One of the few cases where there’s a real difference that applies to all of linux is when it comes to driver support compared to windows or mac.
It’s simply a small OS and as such it’s targeted by fewer companies with their drivers.
And users tend to favor some use cases with each of the OSes over the others leading to said use case being better supported for software there.

Windows tend to have more driver support for accessories, better driver support for things like GPUs (and therefore better performance), and tends to lead in some professional use cases.

So some CAD work (if I don’t remember wrong) and for gaming Windows is usually your best bet.
Artists, photographers, journalists and anyone involved with professional printing tend to favour MAC in part because they’ve gone to great lengths to support these kinds of professions and with getting out of the way from the work-flow with all the hassles usually involved in keeping a OS running if I’m not much mistaken.

For servers Linux reigns supreme with extremely small marker shares for the other two main OSes out there.

Linux also seem to be fairly popular among programmers.
(A OS where you’re allowed to see the inner workings and customize things yourself as well as get a better understanding of it with the tools of your trade probably appeals to a lot of that crowd, also having to deal with the quirks of a computer might be less scary for a programmer then a lot of other computer users I think)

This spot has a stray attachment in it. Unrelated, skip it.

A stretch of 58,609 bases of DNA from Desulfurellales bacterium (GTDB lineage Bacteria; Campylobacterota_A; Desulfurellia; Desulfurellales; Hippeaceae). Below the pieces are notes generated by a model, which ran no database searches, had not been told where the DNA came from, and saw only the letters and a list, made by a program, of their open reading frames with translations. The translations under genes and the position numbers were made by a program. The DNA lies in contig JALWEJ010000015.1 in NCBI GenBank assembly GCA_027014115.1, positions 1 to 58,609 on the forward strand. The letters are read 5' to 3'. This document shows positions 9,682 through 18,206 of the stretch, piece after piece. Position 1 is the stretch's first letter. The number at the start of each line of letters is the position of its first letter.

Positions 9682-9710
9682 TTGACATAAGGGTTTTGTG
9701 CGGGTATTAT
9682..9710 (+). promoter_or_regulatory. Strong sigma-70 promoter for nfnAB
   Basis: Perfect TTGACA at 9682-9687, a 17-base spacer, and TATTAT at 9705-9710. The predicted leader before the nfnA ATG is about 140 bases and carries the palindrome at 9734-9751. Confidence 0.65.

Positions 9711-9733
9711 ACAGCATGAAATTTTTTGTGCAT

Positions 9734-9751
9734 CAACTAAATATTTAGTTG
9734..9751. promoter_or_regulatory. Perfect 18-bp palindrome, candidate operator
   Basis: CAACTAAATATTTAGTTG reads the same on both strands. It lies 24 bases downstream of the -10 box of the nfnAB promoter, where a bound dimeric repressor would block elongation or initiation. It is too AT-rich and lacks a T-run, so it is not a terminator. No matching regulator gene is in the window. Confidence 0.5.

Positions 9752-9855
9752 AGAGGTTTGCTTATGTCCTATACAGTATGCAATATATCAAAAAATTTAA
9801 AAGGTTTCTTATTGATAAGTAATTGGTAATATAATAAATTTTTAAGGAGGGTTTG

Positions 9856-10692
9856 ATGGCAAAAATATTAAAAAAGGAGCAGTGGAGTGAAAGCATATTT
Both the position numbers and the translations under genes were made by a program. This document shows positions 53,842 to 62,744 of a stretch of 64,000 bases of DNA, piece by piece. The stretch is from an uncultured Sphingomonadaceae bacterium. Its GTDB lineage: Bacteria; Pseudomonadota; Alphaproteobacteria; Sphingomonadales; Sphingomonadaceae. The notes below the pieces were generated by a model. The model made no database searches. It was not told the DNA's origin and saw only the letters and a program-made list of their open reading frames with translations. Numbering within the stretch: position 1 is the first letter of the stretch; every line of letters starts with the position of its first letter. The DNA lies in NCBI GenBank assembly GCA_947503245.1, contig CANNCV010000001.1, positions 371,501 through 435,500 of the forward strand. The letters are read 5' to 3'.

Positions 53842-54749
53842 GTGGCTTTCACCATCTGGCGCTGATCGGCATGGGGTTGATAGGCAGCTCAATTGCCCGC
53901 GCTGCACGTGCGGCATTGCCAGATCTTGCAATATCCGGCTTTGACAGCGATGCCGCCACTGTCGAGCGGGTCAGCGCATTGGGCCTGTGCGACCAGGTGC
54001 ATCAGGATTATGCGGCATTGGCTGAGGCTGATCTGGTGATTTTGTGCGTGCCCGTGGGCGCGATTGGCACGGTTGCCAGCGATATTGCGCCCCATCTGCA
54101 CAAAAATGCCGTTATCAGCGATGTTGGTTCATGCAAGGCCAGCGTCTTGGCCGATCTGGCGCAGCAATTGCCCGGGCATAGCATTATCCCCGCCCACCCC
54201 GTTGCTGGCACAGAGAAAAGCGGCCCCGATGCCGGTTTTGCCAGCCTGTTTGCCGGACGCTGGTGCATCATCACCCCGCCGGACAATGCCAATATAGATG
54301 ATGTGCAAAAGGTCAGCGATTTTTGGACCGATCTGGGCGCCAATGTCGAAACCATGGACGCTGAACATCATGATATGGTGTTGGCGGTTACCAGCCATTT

Other use cases…
Depends I guess…
Linux seem to have a lot of good audio software, but I don’t know much about that kind of stuff…

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The cli is the reason I’m using linux, it’s the rest that’s immature.

At a distros core we’ve got the kernel to handle the hardware, systemd to handle processes, and all the gnu stuff that makes out the rest of the system. So far everything is great

But this is all optimized for a server. For a desktop, we then slap on X server, and make do with what we get. The desktop user is a second class citizen.

Windows and mac needs to sell to end users. Linux doesn’t need to sell, it’s developed by those that use it, people interested mainly in running thousands of servers.

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Yep, totally agree. I think that X server is actually okay, like i said, it is not as polished as mac OS or windows. But i don’t feel like something is absolutely lacking on my arch xfce. It works fine (windows snapping, workspaces)